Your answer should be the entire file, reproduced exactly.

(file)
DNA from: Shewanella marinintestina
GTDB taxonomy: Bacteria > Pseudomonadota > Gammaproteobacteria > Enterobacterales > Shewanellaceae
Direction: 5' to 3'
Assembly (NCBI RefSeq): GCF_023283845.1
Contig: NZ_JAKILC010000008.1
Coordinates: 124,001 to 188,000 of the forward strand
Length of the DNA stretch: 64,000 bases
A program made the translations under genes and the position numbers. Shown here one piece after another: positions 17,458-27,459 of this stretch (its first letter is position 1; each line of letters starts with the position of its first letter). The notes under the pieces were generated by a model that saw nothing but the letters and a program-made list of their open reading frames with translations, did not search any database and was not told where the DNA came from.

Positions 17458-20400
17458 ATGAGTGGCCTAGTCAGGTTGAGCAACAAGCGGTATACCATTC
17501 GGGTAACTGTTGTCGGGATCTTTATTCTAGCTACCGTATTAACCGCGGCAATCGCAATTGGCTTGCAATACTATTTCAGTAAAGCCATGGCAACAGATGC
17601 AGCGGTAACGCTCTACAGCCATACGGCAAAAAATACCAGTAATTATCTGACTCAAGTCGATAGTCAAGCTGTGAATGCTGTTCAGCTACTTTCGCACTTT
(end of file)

DNA from: Shewanella marinintestina
GTDB taxonomy: Bacteria > Pseudomonadota > Gammaproteobacteria > Enterobacterales > Shewanellaceae
Direction: 5' to 3'
Assembly (NCBI RefSeq): GCF_023283845.1
Contig: NZ_JAKILC010000008.1
Coordinates: 124,001 to 188,000 of the forward strand
Length of the DNA stretch: 64,000 bases
A program made the translations under genes and the position numbers. Shown here one piece after another: positions 17,458-27,459 of this stretch (its first letter is position 1; each line of letters starts with the position of its first letter). The notes under the pieces were generated by a model that saw nothing but the letters and a program-made list of their open reading frames with translations, did not search any database and was not told where the DNA came from.

Positions 17458-20400
17458 ATGAGTGGCCTAGTCAGGTTGAGCAACAAGCGGTATACCATTC
17501 GGGTAACTGTTGTCGGGATCTTTATTCTAGCTACCGTATTAACCGCGGCAATCGCAATTGGCTTGCAATACTATTTCAGTAAAGCCATGGCAACAGATGC
17601 AGCGGTAACGCTCTACAGCCATACGGCAAAAAATACCAGTAATTATCTGACTCAAGTCGATAGTCAAGCTGTGAATGCTGTTCAGCTACTTTCGCACTTT